Date of this Version
Published in 2021 Nebraska Beef Cattle Report, University of Nebraska Extension Publication MP110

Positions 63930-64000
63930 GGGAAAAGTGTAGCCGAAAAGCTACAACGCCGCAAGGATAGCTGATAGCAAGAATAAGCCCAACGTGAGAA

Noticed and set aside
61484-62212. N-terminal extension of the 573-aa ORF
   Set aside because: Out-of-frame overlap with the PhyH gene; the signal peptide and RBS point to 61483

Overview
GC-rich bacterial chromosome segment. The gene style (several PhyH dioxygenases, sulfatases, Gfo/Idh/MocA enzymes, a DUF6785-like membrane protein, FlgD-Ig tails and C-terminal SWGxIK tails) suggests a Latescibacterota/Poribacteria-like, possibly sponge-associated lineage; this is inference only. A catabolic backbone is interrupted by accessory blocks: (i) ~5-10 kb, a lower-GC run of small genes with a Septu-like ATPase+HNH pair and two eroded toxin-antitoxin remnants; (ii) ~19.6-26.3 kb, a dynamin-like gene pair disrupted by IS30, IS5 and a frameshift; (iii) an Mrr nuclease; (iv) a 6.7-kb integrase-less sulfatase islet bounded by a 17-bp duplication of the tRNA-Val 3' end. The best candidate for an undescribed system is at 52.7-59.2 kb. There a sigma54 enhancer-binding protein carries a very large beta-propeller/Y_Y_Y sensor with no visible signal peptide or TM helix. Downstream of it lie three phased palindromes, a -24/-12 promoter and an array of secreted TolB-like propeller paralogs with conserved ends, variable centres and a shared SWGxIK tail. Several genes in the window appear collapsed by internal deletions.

Manure application to agricultural land benefits soil health and agronomic yields. However, as antibiotic resistance becomes a more serious threat to public health, there is concern that antibiotic resistance originating from livestock manure could impact human health through contamination of the environment or food. This study sought to quantify this risk by monitoring concentrations of antibiotic resistance bacteria and genes in fallow soil during the period of October through April, representing fall manure application through spring planting. Resistance to three common antibiotics— tylosin, azithromycin and tetracycline— was monitored following application of fresh, stockpiled, or composted beef feedlot manure, or inorganic fertilizer. Overall, concentrations of all monitored resistant bacteria were below the detection limit for enumeration. Results indicate that while all the manure treatments increased at least one measure of antibiotic resistance during the sampling period, by the final sampling day antibiotic resistance prevalence and concentrations in manured plots were not significantly different from soil receiving no fertilizer treatments.